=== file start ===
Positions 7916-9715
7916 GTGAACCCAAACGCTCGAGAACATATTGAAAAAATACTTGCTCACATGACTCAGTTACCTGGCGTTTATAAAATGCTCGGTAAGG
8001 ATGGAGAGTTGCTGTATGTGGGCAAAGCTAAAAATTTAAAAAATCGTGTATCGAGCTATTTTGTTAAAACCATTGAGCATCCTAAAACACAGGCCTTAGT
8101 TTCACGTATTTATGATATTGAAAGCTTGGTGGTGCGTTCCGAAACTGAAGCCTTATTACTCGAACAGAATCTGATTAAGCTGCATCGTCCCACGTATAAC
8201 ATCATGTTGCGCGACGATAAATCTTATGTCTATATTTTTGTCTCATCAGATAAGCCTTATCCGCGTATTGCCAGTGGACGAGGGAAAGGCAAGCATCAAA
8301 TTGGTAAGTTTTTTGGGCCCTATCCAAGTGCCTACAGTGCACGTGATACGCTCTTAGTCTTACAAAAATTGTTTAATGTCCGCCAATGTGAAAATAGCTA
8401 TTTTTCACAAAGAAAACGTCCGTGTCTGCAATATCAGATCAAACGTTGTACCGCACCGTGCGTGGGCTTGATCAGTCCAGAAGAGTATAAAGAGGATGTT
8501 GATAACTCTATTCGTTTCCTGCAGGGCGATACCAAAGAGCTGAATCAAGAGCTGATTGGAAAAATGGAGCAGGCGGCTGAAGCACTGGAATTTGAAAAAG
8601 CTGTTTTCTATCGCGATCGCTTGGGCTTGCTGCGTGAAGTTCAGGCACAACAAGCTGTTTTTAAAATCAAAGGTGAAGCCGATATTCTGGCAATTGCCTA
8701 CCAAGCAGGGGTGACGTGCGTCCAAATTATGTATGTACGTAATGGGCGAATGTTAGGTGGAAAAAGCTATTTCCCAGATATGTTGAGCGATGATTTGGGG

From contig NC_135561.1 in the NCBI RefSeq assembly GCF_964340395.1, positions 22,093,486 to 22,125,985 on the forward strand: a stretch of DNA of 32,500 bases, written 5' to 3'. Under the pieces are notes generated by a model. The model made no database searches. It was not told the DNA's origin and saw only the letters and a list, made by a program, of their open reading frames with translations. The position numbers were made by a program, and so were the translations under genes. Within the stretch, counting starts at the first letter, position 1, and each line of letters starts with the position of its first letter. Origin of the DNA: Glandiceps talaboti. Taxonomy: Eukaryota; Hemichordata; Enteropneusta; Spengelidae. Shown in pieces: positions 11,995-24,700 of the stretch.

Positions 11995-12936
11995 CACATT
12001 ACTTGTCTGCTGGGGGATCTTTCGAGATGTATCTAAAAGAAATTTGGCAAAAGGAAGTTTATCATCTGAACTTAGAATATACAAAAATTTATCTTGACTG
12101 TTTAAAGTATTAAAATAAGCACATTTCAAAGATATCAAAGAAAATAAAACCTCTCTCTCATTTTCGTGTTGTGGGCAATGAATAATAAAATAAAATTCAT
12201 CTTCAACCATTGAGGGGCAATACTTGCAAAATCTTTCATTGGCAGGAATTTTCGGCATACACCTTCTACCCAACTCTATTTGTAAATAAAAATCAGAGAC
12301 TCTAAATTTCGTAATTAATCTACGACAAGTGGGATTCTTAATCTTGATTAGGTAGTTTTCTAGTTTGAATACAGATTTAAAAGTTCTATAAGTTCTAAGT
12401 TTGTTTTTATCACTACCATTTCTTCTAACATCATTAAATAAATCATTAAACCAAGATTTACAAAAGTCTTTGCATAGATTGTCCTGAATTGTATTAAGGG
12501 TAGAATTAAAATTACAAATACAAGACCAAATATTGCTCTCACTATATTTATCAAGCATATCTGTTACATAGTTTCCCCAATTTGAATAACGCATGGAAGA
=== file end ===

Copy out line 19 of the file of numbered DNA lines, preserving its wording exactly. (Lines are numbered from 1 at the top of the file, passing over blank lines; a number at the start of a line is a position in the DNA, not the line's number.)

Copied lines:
12501 TAGAATTAAAATTACAAATACAAGACCAAATATTGCTCTCACTATATTTATCAAGCATATCTGTTACATAGTTTCCCCAATTTGAATAACGCATGGAAGA